Collectively, this group joined the league as a brand-new team composed of a bunch of misfits. When everyone starts on the same day and comes from different backgrounds, histories, and locker rooms, it can certainly be a struggle to form the chemistry championship teams have. Until the events of Oct. 1, 2017, when a mass shooting in Las Vegas killed 58 people. That brought the team even closer, as it worked with the community to help heal a broken city. 

Did they ever. 

That first Vegas Golden Knights team that came within three wins of a Stanley Cup took the NHL by storm. From day one, they were a force to be reckoned with.

They recognized it right away too. How did that inaugural team evolve to the 2023 Stanley Cup champions? It was done with big swings at impact players.

Mark Stone, the captain of this championship team, was acquired on Feb. 25, 2019. Vegas sent Oskar Lindberg, Erik Brannstrom, and a second-round pick to Ottawa for Stone and Tobias Lindberg. Stone signed an eight-year contract extension on March 8 of that year.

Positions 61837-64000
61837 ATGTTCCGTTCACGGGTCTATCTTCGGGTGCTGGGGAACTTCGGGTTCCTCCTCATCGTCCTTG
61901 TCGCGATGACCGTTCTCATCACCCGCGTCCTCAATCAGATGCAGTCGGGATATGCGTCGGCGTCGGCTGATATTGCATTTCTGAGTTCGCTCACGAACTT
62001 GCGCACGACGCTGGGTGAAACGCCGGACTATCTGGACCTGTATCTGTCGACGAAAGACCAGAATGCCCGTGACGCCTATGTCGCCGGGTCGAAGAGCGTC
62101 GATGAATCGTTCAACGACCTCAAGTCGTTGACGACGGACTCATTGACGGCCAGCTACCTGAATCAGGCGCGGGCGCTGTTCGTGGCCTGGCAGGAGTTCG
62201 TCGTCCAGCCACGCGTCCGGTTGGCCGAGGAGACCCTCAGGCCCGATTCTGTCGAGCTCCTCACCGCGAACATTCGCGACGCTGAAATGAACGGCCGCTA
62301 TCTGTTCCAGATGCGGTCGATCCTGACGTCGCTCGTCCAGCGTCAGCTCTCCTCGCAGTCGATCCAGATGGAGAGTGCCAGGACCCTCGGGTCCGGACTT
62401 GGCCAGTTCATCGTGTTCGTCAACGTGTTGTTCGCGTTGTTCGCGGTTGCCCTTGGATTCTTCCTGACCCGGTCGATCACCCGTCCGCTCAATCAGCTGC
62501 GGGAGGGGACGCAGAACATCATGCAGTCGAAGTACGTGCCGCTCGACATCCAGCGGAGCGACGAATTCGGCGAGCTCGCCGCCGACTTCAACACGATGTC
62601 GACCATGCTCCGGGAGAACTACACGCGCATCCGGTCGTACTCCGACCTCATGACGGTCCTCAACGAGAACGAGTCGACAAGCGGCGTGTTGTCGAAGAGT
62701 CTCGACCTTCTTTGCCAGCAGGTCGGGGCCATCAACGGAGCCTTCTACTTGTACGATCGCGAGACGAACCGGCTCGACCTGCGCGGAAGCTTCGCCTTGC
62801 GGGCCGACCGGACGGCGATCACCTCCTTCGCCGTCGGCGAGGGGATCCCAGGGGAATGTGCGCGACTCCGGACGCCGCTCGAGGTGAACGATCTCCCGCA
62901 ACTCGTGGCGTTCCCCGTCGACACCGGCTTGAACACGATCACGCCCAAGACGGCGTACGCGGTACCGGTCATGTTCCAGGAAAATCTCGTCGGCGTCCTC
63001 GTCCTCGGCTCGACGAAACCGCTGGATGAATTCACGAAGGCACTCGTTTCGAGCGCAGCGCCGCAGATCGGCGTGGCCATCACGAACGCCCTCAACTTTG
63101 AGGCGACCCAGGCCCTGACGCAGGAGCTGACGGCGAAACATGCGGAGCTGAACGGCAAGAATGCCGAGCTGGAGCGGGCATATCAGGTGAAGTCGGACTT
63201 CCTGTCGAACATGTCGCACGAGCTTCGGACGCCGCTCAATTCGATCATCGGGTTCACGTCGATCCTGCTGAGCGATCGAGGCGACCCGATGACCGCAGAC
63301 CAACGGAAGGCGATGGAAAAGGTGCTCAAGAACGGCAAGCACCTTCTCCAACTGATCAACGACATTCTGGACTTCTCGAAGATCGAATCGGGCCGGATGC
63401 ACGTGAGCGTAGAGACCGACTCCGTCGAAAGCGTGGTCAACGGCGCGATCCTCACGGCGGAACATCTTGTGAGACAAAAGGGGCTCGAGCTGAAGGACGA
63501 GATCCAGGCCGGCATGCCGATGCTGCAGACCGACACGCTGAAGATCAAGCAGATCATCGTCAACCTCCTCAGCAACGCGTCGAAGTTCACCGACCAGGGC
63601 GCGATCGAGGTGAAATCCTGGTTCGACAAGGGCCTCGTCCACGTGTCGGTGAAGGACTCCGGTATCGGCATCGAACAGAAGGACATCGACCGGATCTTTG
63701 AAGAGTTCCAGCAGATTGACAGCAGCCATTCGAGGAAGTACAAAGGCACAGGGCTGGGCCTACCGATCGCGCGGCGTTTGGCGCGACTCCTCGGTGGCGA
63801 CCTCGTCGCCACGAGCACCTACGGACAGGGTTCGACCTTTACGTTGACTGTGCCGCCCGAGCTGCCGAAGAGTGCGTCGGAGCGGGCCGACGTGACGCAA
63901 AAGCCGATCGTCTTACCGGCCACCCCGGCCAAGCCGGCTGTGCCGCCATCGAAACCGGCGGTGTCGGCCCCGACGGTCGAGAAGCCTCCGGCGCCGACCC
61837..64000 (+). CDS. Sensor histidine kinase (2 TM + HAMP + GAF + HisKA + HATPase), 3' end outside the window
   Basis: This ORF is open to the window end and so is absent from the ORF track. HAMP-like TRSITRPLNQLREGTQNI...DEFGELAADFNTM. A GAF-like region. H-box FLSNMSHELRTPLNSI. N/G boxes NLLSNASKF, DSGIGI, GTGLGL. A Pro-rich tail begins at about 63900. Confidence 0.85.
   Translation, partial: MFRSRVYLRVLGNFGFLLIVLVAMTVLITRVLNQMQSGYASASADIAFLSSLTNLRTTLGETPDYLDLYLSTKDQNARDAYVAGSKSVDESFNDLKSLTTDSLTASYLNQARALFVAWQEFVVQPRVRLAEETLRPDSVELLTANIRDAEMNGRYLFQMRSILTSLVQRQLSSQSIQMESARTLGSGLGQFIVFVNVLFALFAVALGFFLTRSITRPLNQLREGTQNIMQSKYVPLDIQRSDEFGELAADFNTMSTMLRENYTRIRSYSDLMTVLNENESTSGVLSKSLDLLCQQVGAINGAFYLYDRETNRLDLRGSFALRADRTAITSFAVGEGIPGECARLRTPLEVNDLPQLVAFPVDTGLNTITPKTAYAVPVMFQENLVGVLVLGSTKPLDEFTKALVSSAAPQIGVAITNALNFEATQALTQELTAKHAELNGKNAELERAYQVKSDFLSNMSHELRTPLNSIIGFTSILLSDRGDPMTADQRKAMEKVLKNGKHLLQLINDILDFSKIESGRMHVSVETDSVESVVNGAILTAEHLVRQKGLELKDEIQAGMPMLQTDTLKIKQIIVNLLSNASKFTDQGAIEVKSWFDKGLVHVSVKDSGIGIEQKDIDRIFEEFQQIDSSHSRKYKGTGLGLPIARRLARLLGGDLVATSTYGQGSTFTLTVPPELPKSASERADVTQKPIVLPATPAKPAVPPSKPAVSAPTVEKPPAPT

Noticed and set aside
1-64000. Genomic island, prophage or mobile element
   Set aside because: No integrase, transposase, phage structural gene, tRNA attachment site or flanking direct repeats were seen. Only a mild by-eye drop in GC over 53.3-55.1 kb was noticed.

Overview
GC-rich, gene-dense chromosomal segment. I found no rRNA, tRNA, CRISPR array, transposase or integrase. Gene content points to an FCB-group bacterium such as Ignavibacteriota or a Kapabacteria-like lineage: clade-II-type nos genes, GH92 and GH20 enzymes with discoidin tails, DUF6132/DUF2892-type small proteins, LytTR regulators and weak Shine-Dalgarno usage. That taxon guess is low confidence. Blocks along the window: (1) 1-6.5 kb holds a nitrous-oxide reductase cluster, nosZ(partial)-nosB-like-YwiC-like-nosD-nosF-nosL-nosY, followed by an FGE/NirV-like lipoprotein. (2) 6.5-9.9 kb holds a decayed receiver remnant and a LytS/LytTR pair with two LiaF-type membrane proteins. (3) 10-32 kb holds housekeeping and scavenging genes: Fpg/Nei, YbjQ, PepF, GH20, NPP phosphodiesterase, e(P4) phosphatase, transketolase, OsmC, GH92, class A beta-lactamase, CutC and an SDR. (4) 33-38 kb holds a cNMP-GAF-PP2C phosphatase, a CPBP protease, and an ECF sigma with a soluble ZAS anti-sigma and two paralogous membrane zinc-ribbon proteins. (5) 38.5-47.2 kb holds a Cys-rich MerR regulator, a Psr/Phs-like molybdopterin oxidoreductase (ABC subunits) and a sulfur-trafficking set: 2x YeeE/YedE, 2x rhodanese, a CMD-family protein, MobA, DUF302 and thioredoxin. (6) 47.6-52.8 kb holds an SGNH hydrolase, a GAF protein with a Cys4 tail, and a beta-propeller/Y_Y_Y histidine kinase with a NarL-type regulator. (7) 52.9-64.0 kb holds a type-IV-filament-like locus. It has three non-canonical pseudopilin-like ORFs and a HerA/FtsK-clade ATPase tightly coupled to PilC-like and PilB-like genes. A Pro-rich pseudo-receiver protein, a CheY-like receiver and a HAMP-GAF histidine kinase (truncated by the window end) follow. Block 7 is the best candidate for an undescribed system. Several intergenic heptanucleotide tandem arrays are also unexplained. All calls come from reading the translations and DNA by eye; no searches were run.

Following the bubble playoff in 2020, the team shed salary by trading Paul Stastny and Nate Schmidt. When free agency opened, they signed Alex Pietrangelo to a seven-year deal. Pietrangelo was just over a year removed from hoisting the Stanley Cup as captain of the St. Louis Blues.

Then came Nov. 4, 2021, when Vegas gave Jack Eichel what he was looking for. Eichel had requested a trade out of Buffalo, wanting the freedom to have artificial disk replacement surgery that no NHL player had ever had. Eichel, the second overall pick in the 2015 NHL Draft, was now part of the group of misfits. 

Eichel had the surgery, and returned to play in 34 games that season. He scored 14 goals and 25 points, but clearly was a player still in recovery. This season, he got back to form, scoring 27 goals and 66 points in 67 games. In his first career postseason appearance, he scored six goals and had 20 assists for 26 points in 22 games.